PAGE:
In this context, Mark Erlich, a Wertheim Fellow at Harvard Law School’s Center for Labor and a Just Economy, calls for some caution, reminding us that “technological innovation in construction has largely followed an evolutionary rather than a disruptive path.” It echoes the analysis of Kévin Cardona, director of entrepreneurial innovation at Leonard, who highlights how effective the most pragmatic approaches could be. “The example of Katerra shows that when a vision is too big – for example, a €100 million gigafactory and a nearby addressable market that is on too small a scale – it is not necessarily the right solution. Projects currently in the works are focusing on the lightest production tools and being closest to demand as possible, to balance production costs and control output prices.” The example of the French company Vestack currently fits this logic.

The ghost of standardization

For buyers and in particularly elected officials prefabrication evokes the idea of standardization, something which doesn’t boost development in the sector. “The urban scars of post-war standardization leave a bitter taste in our collective unconscious, particularly in countries such as France, Italy, Germany and Spain which have a strong architectural heritage,” explains Kevin Cardona. In this regard, a recent article in Le Monde highlights the need to “get architects on board” in order to reassure what off-site construction and particularly modular construction can bring in terms of creative freedom. In the Design for Modular Construction guide for architects, The American Institute of Architects calls for a change in perception and reiterates that “mass customization” methods today allow for great creative freedom. The guide outlines advances in parametric design tools coupled with BIM and computer-aided manufacturing, which allow designers to make an impact beyond what they thought possible. Finally, the guide states that modular construction is not necessarily an “all-or-nothing strategy” and can be combined very well in a hybrid approach with more traditional construction methods.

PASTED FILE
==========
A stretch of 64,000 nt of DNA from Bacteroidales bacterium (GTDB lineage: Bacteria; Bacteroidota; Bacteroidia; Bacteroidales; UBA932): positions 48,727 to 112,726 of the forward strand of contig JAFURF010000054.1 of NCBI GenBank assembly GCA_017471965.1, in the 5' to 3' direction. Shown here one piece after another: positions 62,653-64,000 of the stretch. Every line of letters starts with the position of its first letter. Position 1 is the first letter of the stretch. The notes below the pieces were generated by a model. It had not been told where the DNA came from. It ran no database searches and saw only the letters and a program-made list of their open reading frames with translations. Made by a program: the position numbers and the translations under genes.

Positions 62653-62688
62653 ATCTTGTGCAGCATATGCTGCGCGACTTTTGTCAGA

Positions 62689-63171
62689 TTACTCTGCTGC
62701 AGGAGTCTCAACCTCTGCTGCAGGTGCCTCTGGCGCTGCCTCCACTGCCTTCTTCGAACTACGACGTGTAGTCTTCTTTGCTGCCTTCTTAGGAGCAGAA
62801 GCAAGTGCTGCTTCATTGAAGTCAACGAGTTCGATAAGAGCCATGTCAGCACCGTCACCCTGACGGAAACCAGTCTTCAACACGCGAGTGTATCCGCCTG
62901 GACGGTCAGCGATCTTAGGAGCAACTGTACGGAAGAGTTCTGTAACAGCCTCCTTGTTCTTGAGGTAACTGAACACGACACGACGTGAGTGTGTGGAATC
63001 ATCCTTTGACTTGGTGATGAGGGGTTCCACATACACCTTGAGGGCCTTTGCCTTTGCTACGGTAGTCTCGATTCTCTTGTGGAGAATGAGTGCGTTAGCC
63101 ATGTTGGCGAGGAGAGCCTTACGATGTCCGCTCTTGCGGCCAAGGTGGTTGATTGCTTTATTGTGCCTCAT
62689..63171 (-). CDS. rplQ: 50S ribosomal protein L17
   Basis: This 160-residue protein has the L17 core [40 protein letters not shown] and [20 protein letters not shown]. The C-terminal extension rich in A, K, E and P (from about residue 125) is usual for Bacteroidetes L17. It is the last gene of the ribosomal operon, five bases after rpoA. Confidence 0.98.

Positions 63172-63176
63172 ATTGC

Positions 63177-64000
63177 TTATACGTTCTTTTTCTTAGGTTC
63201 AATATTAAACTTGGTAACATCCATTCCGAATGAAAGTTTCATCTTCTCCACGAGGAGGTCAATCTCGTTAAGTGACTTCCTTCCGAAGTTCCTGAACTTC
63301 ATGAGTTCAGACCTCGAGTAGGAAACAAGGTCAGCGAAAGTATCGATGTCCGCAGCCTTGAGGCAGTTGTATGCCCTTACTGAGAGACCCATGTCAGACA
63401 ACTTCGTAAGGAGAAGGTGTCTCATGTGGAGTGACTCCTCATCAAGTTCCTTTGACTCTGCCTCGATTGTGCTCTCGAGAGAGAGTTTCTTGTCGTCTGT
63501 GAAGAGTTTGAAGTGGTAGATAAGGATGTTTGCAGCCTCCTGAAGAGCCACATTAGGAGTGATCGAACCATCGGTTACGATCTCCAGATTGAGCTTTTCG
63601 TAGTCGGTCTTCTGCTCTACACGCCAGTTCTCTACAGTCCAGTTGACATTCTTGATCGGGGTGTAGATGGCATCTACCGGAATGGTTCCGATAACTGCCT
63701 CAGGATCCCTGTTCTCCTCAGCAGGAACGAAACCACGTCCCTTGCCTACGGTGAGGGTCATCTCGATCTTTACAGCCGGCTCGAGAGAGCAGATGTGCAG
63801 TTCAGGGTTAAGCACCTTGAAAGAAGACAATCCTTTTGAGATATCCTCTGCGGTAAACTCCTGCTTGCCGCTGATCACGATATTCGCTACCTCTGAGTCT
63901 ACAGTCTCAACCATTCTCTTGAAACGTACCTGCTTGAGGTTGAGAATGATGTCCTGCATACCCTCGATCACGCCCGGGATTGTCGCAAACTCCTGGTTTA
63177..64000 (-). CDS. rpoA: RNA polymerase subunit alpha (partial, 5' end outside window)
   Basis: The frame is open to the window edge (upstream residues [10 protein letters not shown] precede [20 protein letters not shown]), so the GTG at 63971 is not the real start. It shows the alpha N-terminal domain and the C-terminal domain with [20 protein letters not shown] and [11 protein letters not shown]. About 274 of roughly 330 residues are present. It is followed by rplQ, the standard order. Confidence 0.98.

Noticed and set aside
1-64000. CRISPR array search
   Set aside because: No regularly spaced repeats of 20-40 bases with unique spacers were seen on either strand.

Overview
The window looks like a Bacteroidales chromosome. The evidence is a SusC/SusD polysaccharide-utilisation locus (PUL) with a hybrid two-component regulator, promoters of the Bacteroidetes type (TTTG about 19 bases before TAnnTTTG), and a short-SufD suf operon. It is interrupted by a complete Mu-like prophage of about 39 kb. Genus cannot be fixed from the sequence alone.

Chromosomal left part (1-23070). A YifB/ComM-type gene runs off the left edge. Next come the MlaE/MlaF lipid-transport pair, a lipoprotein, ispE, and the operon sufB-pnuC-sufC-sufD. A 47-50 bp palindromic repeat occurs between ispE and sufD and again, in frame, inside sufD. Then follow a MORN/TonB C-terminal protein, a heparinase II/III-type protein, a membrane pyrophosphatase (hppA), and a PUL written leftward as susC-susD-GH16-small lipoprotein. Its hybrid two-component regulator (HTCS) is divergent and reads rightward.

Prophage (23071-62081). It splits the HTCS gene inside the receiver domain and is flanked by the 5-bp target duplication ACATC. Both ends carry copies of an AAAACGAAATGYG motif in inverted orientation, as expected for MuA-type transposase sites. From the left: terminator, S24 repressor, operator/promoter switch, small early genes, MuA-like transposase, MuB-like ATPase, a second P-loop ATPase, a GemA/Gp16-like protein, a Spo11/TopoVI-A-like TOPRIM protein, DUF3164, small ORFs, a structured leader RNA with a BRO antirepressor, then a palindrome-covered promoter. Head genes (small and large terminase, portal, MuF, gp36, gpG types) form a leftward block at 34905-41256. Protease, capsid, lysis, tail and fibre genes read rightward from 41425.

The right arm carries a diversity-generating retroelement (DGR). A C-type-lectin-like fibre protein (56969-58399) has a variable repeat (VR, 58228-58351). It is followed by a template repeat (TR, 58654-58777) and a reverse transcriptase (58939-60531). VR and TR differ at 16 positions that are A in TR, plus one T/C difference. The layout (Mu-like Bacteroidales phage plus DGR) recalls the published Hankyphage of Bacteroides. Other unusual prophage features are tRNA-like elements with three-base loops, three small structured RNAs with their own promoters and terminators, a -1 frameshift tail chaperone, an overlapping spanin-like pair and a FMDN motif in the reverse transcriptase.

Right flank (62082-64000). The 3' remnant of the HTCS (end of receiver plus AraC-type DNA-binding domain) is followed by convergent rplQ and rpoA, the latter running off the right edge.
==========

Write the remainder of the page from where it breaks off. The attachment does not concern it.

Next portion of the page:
Industrialization beyond new builds

Although less intuitive, the idea of using prefabrication techniques other than on new builds is also gaining ground, with EnergiesSprong embodying this trend. Created in the Netherlands in 2010, the initiative consists of retrofitting buildings with prefabricated thermal insulation panels on the outside and is now being emulated throughout Europe. For example, in France, Sogea Atlantique BTP (a subsidiary of VINCI Construction) inaugurated a prefab factory in 2023 which was responsible for retrofitting 296 homes in Maine-et-Loire. Meanwhile in Germany, Ecoworks is implementing AI and robotics for energy-efficiency retrofits. The startup takes a 3D scan of a building, which is then used to create digital twins that serve as the basis for manufacturing the different modules in the factory. “It’s a way of scaling up decarbonization and fostering an inclusive energy transition on housing stock that already comes from a form of industrialization, such as social housing,” explains Kévin Cardona. his process is also at the heart of the design of Rehaskeen panels, an insulation system used by GTM Bâtiment (VINCI Construction) to rationalise, standardise and industrialise energy renovation operations.

Although it has been heralded as a revolution for more than a decade, off-site construction is still relatively unknown and will certainly require the development of new business models if it is to be taken to scale.